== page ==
HERSHEY — Penn State researchers co-led a large genetic study that identified more than 2,300 genes predicting alcohol and tobacco use after analyzing data from more than 3.4 million people. They said a majority of these genes were similar among people with European, African, American and Asian ancestries.
Alcohol and tobacco use are associated with approximately 15% and 5% of deaths worldwide, respectively, and are linked with chronic conditions like cancer and heart disease. Although the environment and culture can affect a person’s use of and the likelihood of becoming addicted to these substances, genetics is also a contributing factor, according to Penn State College of Medicine researchers. In a prior research study, they had helped identify around 400 genes that are associated with certain alcohol and tobacco use behaviors.
“We’ve now identified more than 1,900 additional genes that are associated with alcohol and tobacco use behaviors,” said Dajiang Liu, Ph.D., professor and vice chair for research in the Department of Public Health Sciences. “A fifth of the samples used in our analysis were from non-European ancestries, which increases the relevance of these findings to a diverse population.”
Collaborating with peers from the University of Minnesota and more than 100 other institutions, Liu and team evaluated genetic datasets from more than 3.4 million people, at least 20% of whom were from non-European ancestries. According to Liu, their study is the largest genetic study on smoking and drinking behaviors to date and is the most ancestrally diverse. He said his prior study his in 2019 only included data from populations of European ancestry.
Liu and colleagues included genetic datasets from people of African, East Asian and American ancestries and evaluated a variety of smoking and alcohol traits ranging from the initiation of drinking or smoking to the onset of regular use and the amount consumed. Using machine learning techniques, the researchers identified genes that were associated with these behaviors.
Comparing the data among samples from different ancestries, Liu and colleagues found that there was a striking similarity in the genes related to alcohol and tobacco use behaviors among the different ancestries, with 80% of the variants showing consistent effects across the studied populations. While some genetic variants had different effects across ancestry or ancestry-specific effects, the genes associated with alcohol and tobacco use were largely consistent between samples from various ancestry.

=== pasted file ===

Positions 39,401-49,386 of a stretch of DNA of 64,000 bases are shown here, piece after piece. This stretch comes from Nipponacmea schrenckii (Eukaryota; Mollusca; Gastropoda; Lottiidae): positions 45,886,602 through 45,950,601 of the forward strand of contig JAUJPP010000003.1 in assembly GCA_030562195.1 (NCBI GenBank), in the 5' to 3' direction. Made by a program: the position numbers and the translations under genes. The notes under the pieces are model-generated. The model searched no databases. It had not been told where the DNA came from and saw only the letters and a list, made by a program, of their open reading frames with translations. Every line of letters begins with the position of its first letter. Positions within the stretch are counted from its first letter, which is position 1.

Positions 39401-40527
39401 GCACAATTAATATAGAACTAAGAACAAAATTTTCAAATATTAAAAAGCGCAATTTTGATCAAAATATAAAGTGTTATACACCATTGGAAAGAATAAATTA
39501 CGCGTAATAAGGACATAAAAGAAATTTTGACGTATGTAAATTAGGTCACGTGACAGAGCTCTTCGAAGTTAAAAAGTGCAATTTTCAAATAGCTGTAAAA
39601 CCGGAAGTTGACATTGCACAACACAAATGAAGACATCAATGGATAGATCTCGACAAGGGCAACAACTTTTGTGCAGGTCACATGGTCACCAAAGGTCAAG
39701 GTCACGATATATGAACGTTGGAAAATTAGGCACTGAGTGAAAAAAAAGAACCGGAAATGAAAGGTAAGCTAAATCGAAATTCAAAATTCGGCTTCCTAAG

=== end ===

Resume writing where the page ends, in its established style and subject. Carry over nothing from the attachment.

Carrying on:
The researchers used machine learning to develop a genetic risk score that could identify people at risk for certain alcohol and tobacco use behaviors. Despite the similarity of genetic effects, the model developed using data from individuals of European ancestry could only accurately predict alcohol and tobacco use behaviors for people of European ancestry. Since the model was not as accurate in predicting risk among people from other ancestries, Liu said there was a need to develop more sophisticated prediction methods by increasing sample sizes from non-European ancestries, which could improve risk prediction across diverse human populations. The results were published in Nature on Dec. 7.
“It is promising to see that the same genes are associated with addictive behaviors across ancestries,” said Liu, a Penn State Cancer Institute researcher. “Having more robust and diverse data will help us develop predictive risk factor tools that can be applied to all populations.”
Liu said that within two to three years, these genetic risk scores could be refined and become part of routine care for individuals already identified through basic screening to be at increased risk for alcohol and tobacco use. As interim director of the College of Medicine’s second strategic goal plan, which seeks to develop and apply biomedical artificial intelligence, machine learning and informatics to make rapid advances in biomedical research, he noted that this research is an example of how big data and sophisticated machine Learning methods can help predict health risks so targeted interventions can be developed.
“This project leveraged large amounts of data to identify common genetic risk factors across diverse populations,” said Kevin Black, MD, interim dean of the College of Medicine. “Using these findings to develop screening tools for diseases of despair is the kind of innovation that will help our college lead the way in using health informatics to contribute to health preservation and disease treatment in our communities.”
According to Liu, future research will focus on diving deeper into their findings. A majority of the genes the team identified have unknown functions, so the researchers will try to understand their functions and how changes in those genes, their function and interaction with the environment affect the risk for addictive behaviors. He also said increasing the diversity of genetic samples in the datasets will help the team develop predictive risk models for individuals from diverse ancestries.